“I meant that if the war continued and if it was escalated, if it continued to pervade the life of our nation in terms of poisoning much of its soul, it would be necessary for thousands of people who found that war abominable to engage in acts that would arouse the conscience of the nation,” Dr. King replied. “This war is destroying so much of what we hold dear.”
Also on the panel was Simeon Booker, longtime reporter for Jet magazine. It was a striking contrast from just two years earlier, when Spivak had put a states-rights Southerner on the panel.
Booker asked Dr. King the program’s most powerful question, and got the most remarkable answer.
“Dr. King,” he asked, “do you believe that the American racial problem can be solved?”
“Yes, I do,” came the reply. Dr. King continued,
“I refuse to despair in this moment. I refuse to allow myself to fall into the dark chambers of pessimism, because I think in any social revolution the one thing that keeps it going is hope, and when hope dies somehow the revolution degenerates into a kind of nihilistic philosophy which says you must engage in disruption for disruption’s sake. ... I believe that the forces of goodwill, white and black, in this country can work together to bring about a resolution of this problem. We have the resources to do it. At present we don't have the will.” MLK on “Meet the Press,” 8/13/1967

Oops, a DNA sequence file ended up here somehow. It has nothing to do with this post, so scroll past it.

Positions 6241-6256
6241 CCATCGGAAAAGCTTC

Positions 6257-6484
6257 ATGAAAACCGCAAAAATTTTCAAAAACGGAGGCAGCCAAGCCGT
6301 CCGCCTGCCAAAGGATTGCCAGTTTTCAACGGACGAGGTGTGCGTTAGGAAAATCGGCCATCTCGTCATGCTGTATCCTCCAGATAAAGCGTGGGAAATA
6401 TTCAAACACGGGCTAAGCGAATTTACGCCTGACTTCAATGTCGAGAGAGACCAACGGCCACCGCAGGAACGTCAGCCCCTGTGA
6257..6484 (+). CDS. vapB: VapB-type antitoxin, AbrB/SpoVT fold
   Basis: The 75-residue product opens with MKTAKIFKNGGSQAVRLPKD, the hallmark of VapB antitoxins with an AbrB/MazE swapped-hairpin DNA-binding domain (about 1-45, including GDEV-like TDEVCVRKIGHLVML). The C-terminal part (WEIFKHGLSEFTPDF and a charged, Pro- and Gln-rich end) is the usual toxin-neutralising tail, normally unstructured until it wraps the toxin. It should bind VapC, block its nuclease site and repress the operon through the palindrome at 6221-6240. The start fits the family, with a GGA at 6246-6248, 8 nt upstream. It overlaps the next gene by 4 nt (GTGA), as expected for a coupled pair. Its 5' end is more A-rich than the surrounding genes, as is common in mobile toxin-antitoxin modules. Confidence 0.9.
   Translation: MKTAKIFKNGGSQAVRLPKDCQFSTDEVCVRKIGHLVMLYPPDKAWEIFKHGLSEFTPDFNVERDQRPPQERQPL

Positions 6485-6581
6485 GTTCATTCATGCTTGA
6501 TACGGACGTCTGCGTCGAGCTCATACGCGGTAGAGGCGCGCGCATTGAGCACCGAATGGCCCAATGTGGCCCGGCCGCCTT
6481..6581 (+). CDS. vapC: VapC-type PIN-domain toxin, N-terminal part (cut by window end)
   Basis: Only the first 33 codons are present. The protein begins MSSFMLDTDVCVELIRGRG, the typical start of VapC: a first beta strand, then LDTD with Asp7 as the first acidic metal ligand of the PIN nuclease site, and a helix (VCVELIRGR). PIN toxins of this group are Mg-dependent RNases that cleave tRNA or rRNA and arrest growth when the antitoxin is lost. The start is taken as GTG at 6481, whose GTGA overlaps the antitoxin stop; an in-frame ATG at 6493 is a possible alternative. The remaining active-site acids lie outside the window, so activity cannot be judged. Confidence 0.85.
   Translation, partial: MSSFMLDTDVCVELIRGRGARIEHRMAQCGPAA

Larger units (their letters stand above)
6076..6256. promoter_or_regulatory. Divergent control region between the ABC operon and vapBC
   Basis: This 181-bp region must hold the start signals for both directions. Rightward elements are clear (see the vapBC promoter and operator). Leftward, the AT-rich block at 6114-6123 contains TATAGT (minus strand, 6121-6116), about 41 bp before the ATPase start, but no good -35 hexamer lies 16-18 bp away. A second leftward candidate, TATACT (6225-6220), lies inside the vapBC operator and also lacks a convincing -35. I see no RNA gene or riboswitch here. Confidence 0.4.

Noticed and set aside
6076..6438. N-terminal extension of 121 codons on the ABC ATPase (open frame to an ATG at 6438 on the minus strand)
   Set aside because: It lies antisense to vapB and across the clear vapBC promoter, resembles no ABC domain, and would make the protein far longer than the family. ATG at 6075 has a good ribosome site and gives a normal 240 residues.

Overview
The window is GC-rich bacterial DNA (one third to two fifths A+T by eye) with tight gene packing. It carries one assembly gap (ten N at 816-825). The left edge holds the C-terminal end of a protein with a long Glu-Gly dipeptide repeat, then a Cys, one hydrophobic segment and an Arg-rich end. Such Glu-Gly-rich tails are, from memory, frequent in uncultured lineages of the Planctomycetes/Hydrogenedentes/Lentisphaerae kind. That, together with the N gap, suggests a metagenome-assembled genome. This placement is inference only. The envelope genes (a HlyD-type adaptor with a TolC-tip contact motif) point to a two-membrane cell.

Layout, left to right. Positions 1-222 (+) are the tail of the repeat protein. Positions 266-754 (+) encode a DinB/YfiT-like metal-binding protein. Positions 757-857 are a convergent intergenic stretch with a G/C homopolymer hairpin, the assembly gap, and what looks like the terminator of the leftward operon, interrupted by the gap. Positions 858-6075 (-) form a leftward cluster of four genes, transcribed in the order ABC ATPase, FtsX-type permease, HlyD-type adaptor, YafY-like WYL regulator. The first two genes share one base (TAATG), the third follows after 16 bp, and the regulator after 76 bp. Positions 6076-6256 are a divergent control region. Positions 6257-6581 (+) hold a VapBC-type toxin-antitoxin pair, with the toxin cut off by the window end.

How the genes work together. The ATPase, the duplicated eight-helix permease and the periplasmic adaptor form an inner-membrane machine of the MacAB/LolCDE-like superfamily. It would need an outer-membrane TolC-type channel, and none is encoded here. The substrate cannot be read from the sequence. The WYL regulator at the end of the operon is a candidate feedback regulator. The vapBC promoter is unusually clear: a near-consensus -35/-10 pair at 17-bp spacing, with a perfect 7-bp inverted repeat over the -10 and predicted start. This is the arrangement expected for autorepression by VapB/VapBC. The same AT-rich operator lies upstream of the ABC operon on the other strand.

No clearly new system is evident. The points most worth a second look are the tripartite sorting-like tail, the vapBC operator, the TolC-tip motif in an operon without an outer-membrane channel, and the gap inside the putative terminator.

By far this was the most cordial and substantive of any of Dr. King’s encounters on “Meet the Press.” And it would be his last.
The news is there to engage you, not inform you